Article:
Orbital Drilling enables “one-up assembly”
Orbital Drilling, a technology patented by Novator AB (Spånga, Sweden), is based on rotating a cutting tool around its own axis and simultaneously around an offset center axis. Thus, the cutting tool can move simultaneously in an axial direction to drill or machine a hole and navigate horizontally (like a router tool) to machine an opening or cavity larger than the tool’s diameter. By calculating an offset, and moving the spinning tool in a circular motion, a single cutting tool can be used to drill holes of any diameter larger than the tool’s diameter. This can substantially reduce cutting tool inventory and tool changeover frequency. Orbital Drilling units with CNC-controlled offset make it possible to drill a complex-shaped hole and perform finishing operations with the same diameter tool and setup. Thus, the need for specific tools for additional tasks is greatly reduced because Orbital Drilling also can be used for adaptive stack drilling, cutting returns, countersinking and reaming.
According to Eleanor Merson, Sandvik Coromant’s Sheffield, U.K.-based R&D manager, this technology also offers dust-free drilling, which is important for hollow components made from several different pieces. Such modules are assembled, then drilled and machined. With Orbital Drilling, a vacuum system can be linked to the back end of the tool to remove the dust, which eliminates disassembly and reassembly for cleaning. This is reportedly not possible with traditional drilling tools because there is not enough open space to create a vacuum. Orbital Drilling also produces a sickle-shaped end cap, which gets broken off and sucked away, compared to a normal drill’s smaller circular end cap, which typically falls into the assembly.
Aircraft manufacturer Airbus (Toulouse, France) reportedly increased its annual flap assembly rate from 30 to 300 units on its A321 by using an automated riveting of closed structures (AROCS) machine with an Orbital Drilling end unit that drills through both the flap skin and frame components in a single pass, without having to disassemble it for deburring and cleaning. Subsequently, Airbus adopted Orbital Drilling for flaps on all its commercial aircraft models.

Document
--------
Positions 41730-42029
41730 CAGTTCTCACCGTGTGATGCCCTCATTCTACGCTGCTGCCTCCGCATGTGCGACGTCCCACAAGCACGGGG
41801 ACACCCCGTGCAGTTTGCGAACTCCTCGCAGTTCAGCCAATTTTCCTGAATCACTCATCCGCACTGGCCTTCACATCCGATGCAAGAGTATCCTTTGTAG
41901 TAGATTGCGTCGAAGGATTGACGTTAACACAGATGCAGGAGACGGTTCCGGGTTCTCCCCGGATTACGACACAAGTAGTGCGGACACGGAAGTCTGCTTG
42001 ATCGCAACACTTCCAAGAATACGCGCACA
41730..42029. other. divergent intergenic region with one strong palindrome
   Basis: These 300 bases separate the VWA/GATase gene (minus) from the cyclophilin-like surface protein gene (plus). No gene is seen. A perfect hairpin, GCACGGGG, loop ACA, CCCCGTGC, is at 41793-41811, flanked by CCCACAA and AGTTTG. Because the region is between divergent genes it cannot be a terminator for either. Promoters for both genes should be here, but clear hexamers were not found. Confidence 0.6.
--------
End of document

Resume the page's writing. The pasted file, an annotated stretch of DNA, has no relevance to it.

Novator CEO Hans-Petter Andersson adds that Orbital Drilling enables “dry drilling” using air cooling to eliminate the need for liquid coolant: “Not only is this more environmentally friendly and cheaper (no cleanup), it is also much safer for the operators.” Andersson lists several current case studies. Six portable Orbital Drilling units are used today on The Boeing Co.’s (Seattle Wash.) 787 Dreamliner wing-to-body (WTB) fairing, and another 59 will be delivered in 2012, with the aim of using only this type of machining on the WTB fairing’s CFRP/titanium stacked construction. Bombardier (Montréal, Québec, Canada) also will use Orbital Drilling on the CFRP/titanium WTB fairing of its CSeries passenger jets when production commences.
Tool design innovations tighten tolerances and cut costs for those who drill composite-metal assemblies.
Braided composite shafts and struts for aircraft are its specialty, but there’s much more to this Utah, US-based rising star.
Matching the drill tool to the job can save thousands of man-hours and millions of dollars.